My 2019 Readercon schedule

/ Monday, July 1st, 2019 / No Comments »

Anita and I plan to be at ReaderCon 30 in Boston in July. Our primary purpose for turning up will be to hawk the 2019 releases from Mythic Delirium Books, Snow White Learns Witchcraft by Theodora Goss and The History of Soul 2065 by Barbara Krasnoff, but of course we’ll have the full range of Mythic Delirium Books with us.

We also plan to host a launch party Saturday night for both books, details to come once we know which room we’re in, watch for those at @mythicdelirium.

For anyone who wants to find us and catch up, just look for the Mythic Delirium banner in the bookshop. Or the purple hat covered with buttons and stranger objects. Here’s the scheduled hours:

  • Friday, July 12: 3–7 PM
  • Saturday, July 13: 10 AM–6 PM
  • Sunday, July 4: 10 AM–2 PM
  • There will be a couple times when I won’t be on the table because I’ll be on panels — even moderating a couple of them. That schedule, which is pretty exciting, looks like this:

    Thursday, July 11, 9:00 PM, Salon A

    Killing Characters 101
    Mike Allen (mod), Charles Allison, Karen Heuler, Miriam Newman, Robert V. S. Redick
    The decision to kill a character is fraught (as it should be) and often tied to thematic elements, audience expectations of genre, and concerns around representation. Panelists will deconstruct stories that handle these issues well or poorly, and discuss their own challenges in making characters’ deaths as meaningful as their lives.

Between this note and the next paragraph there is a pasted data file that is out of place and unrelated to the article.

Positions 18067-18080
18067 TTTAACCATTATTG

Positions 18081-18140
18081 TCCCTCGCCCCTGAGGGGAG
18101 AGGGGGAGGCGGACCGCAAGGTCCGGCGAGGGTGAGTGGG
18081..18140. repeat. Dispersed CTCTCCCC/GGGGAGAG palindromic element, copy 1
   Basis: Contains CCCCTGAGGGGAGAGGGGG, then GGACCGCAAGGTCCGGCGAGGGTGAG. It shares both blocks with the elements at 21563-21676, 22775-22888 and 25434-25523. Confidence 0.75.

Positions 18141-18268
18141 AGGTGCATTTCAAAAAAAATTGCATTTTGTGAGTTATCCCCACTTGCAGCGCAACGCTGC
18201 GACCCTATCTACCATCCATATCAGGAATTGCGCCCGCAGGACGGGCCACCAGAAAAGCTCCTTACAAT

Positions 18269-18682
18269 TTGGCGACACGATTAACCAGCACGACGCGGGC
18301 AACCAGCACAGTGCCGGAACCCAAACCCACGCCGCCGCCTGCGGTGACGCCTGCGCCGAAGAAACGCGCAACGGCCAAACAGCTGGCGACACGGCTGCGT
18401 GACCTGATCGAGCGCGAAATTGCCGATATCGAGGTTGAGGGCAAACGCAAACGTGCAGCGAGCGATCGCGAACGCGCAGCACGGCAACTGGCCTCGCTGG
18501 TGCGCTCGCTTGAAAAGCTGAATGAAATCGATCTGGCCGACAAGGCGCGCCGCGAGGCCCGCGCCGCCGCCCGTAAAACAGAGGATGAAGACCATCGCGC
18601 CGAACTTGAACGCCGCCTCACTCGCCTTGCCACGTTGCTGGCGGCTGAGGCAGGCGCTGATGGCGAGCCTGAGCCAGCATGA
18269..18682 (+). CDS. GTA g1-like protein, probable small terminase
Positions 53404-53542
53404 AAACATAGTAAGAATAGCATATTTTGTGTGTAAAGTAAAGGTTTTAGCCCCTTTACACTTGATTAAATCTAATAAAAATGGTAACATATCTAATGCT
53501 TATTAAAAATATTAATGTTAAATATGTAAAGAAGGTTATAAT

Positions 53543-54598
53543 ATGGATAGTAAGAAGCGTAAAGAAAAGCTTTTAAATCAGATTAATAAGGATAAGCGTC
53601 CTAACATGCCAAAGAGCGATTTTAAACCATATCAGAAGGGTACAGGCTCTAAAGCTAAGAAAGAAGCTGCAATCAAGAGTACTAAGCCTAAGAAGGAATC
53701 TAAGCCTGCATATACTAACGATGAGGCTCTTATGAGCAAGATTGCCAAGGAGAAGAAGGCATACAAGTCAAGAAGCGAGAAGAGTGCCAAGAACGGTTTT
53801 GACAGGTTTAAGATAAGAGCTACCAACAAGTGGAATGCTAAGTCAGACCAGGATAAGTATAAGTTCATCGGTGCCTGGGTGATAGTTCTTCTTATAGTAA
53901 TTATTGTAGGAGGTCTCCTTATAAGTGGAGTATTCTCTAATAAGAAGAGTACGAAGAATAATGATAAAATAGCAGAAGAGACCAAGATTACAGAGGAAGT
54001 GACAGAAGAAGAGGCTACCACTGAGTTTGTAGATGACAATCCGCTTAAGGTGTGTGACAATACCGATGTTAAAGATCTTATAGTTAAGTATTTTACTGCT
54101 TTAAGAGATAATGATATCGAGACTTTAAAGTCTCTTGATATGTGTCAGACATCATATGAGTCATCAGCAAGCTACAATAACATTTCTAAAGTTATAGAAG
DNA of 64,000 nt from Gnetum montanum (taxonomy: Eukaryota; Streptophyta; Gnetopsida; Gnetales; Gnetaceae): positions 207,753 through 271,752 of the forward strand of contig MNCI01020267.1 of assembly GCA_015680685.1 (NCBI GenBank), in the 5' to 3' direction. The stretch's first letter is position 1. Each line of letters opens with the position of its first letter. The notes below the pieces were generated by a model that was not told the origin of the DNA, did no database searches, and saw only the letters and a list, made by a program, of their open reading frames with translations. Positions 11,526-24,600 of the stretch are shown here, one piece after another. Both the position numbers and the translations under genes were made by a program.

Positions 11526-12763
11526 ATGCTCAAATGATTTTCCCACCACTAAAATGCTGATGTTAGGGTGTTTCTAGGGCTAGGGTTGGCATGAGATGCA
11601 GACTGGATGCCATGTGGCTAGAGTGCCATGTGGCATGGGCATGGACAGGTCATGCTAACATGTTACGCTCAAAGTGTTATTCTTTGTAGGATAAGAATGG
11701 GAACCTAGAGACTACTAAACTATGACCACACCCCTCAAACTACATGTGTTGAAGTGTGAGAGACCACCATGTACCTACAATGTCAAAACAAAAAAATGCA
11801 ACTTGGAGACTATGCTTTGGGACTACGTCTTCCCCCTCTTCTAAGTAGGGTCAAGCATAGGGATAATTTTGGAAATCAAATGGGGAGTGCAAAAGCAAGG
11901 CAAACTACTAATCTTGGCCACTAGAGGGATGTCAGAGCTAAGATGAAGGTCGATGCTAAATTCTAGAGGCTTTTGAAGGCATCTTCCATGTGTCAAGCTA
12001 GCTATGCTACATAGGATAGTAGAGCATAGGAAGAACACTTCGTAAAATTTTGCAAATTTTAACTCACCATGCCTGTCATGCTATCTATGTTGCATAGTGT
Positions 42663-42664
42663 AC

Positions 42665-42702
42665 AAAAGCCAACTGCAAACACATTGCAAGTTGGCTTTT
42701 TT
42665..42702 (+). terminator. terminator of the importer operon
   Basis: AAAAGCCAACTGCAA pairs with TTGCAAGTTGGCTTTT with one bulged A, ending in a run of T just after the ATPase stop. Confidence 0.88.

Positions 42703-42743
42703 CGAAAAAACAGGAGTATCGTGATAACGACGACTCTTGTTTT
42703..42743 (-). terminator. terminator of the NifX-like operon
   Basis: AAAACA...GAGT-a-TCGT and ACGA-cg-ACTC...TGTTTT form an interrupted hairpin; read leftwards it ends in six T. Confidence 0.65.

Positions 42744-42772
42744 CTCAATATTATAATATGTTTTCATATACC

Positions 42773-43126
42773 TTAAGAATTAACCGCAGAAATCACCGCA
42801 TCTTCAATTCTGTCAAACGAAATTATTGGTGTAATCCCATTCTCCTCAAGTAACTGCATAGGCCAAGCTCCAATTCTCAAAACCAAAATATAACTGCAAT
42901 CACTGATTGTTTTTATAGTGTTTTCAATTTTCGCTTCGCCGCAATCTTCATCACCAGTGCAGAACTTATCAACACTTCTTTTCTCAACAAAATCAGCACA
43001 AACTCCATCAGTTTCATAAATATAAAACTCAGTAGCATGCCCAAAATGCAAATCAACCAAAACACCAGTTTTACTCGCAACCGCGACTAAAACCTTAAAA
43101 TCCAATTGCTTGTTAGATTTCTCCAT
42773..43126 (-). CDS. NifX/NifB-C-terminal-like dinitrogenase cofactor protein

Friday, July 12, 4:00 PM, Salon 4

    The Spectrum of Short Fiction SF/F Editing
    Mike Allen, Scott H. Andrews, Neil Clarke, Ellen Datlow, Mary Anne Mohanraj (mod), Sheila Williams
    This panel of SF/F magazine and anthology editors will discuss different approaches to their work, from very hands-on to very hands-off. What are currently accepted best practices for editing—if consensus even exists on that—and how have they changed over time? Do editors still commission stories and collaborate almost to the point of coauthoring, or is that era over? And how can a writer submitting a story know what kind of editing they’re likely to get?

    Sunday, July 14, 12:00 PM, Salon 4

    Journalism at the End of the World
    Mike Allen (mod), Jeff Hecht, Betsy Mitchell, Cadwell Turnbull, T.X. Watson
    Journalism has always faced economic, political, infrastructural, and technological threats, and the current era is no exception. How are today’s journalists dealing with these challenges, and how can both problems and solutions be extrapolated into near-future or far-future science fiction? How would journalists cover apocalypses, alien invasions, or the singularity? What if those journalists were robots or AIs? What does journalism’s history hint at for its future?

    Sunday, July 14, 1:30 PM, Sylvanus Thayer.

    Reading: Mike Allen
    I’ve got no idea what I’m going to read. Open to suggestions…

    When we went to Readercon last year, Anita and I were sick and didn’t know it, though it became apparent after we arrived. To my knowledge we didn’t spread the norovirus, thank goodness. We hope not to arrive already ill this time, and thus hope we’ll be able to be more social overall, not just at our own table and party. Do say hello, even if (especially if) we’ve only met online.

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